Human-Machine System for the H2 Lower Limb Exoskeleton (H2-NeuroExo)
Laboratory of Noninvasive Brain Machine Interface System, University of Houston.
TIRR Memorial Hermann
Consejo Superior de Investigaciones Científicas
Many stroke survivors suffer from gait dysfunction, which makes gait restoration one of the main goals for post stroke rehabilitation. Compare to traditional therapy which involves physically guiding the impaired leg to reinforce the normal walking pattern, new therapy that employ the robotic-aided device provide us a much economic and less labor demanding solution to deliver consistent and repetitive motor practice needed for stroke rehabilitation.
This study investigates the use of a six degree of freedom light weight smart lower limb robotic exoskeleton, H2 Exo (developed by the CSIC, Spain) in rehabilitation after stroke. It compares robotic-assisted rehabilitation with supervised motor practice particularly in terms of functional recovery. Additionally, this study also examine brain plasticity associated with robotic-assisted training using non-invasive scalp electroencephalography (EEG) and changes in lower limb joint kinematics during robotic-assisted training. So far, six stroke patients attended our experiment and data has been recorded over a 5 week robot assist-as-needed over ground walking sessions. Preliminary results showed most of patients were able to follow normal gait trajectory closer at the end of 5 week therapy compared to first a few sessions. Total walking steps and steps/min also increases a little bit across most subjects. EEG signal analysis also showed that robot assisted walking intent can be decoded from patients scalp brain waves.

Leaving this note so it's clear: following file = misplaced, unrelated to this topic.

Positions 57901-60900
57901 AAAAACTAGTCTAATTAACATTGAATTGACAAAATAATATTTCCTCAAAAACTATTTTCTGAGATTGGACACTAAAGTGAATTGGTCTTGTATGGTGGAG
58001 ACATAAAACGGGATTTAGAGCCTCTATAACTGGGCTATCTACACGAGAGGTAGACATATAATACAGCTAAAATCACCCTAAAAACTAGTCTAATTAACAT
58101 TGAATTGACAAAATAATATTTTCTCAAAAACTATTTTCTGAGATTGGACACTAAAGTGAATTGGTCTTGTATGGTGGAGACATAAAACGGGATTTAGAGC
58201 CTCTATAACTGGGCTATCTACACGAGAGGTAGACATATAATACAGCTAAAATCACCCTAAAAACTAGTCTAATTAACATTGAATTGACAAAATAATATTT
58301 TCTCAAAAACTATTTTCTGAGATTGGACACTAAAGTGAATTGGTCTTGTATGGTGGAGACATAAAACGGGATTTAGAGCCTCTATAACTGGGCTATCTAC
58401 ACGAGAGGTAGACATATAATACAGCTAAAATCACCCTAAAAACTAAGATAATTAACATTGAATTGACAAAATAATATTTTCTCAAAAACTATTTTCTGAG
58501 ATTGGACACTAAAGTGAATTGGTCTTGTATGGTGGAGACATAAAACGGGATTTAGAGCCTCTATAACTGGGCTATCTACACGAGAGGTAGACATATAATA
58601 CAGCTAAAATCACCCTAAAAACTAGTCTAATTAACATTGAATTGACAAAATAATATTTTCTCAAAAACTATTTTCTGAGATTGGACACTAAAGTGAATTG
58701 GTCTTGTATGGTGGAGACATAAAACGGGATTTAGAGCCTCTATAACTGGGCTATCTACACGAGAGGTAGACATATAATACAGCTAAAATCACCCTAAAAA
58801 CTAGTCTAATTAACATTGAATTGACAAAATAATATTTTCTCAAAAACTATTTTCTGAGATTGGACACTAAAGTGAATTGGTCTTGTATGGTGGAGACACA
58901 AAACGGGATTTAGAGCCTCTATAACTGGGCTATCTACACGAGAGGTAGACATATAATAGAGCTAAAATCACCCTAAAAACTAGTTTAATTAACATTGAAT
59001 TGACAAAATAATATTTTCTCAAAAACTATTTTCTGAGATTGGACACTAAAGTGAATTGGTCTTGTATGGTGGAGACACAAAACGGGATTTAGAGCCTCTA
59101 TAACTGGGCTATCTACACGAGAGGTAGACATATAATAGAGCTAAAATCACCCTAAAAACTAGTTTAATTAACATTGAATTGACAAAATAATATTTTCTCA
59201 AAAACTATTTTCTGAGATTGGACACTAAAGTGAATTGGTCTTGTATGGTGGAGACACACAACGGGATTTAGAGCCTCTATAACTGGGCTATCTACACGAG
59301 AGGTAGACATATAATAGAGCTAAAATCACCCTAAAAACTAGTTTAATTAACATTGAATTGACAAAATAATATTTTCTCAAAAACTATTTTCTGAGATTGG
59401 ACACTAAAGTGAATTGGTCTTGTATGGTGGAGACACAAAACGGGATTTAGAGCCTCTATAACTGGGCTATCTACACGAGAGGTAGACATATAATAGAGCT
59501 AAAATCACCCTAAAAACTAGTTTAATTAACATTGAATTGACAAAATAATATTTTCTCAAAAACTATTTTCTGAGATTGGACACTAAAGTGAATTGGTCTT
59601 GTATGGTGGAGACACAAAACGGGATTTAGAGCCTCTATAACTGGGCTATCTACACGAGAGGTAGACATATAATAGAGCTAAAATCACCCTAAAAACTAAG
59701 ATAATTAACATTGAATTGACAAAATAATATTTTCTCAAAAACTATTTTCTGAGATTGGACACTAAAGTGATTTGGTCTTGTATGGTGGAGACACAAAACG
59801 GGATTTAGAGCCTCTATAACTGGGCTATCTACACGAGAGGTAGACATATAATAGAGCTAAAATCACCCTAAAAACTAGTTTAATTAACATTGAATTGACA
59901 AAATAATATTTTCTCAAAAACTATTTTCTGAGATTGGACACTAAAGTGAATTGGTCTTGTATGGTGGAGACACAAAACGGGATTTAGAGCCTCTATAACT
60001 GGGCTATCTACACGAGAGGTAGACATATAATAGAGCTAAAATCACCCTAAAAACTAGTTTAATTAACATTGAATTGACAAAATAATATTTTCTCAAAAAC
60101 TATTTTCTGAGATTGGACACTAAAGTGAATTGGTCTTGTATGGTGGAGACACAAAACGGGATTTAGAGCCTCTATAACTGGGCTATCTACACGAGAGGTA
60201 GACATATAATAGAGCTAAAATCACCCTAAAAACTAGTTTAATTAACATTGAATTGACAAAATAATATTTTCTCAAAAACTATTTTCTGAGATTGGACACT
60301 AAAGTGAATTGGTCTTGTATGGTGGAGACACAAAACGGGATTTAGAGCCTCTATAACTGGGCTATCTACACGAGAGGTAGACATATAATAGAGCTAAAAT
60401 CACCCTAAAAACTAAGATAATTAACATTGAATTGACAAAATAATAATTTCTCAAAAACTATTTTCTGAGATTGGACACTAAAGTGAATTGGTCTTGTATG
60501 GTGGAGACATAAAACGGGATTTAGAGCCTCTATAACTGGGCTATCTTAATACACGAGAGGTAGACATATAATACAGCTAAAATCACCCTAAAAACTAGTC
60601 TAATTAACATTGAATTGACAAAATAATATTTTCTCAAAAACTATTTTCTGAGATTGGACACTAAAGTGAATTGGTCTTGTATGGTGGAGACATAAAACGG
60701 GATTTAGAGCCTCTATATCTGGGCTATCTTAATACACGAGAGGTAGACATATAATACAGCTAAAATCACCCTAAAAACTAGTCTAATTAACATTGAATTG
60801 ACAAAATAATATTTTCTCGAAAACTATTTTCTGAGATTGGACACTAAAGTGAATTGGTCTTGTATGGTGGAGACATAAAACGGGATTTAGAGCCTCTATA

Taken together, the findings from this research will be used to understand human-robot interaction and to design smart powered orthotic devices that can be controlled directly by brain activity and assist those that have lost all or part of their walking abilities due to neurological disease or injury. Moreover, this study will systematically track neuroplasticity associated with functional recovery after stroke, which will help determine optimal windows for treatment that would maximize therapeutic benefit. Lastly, it will also help characterize markers of learning to use these new devices, which will be important in the clinical setting for modifying and adapting rehabilitation protocols to suit changing needs of the patient (user).
- Anusha Venkatakrishnan
- Magdo Bortole
- Fangshi Zhu
- Chang, Shuo-Hsiu
- Jonathan Kung
- Víctor Ernesto Issa García
- Theodore Kahn
- Collaborators in grants with links to labs:
- Dr. Gerard E. Francisco, Neurorecovery Research Center, TIRR Memorial Hermann Houston, Houston, TX (http://tirr.memorialhermann.org/patient-resources/neurorecovery-network/)
- José L. Pons, Neural Rehabilitation Group, Cajal Institute, Spanish Research Council, Madrid, Spain (http://www.neuralrehabilitation.org/contact.html)
- Representative Publications:
- Magdo Bortole, Anusha Venkatakrishnan, Fangshi Zhu, Juan C Moreno, Jose L Contreras-Vidal, Jose L Pons; The H2 Robotic Exoskeleton for Gait Rehabilitation After Stroke: Early Findings From a Clinical Study. Journal of Neuroengineering and rehabilitation. 2014 (Acceptted)
- Anusha Venkatakrishnan, Gerard E. Francisco, Jose L. Contreras-Vidal. Applications of Brain–Machine Interface Systems in Stroke Recovery and Rehabilitation. Curr Phys Med Rehabil Rep (2014) 2:93–105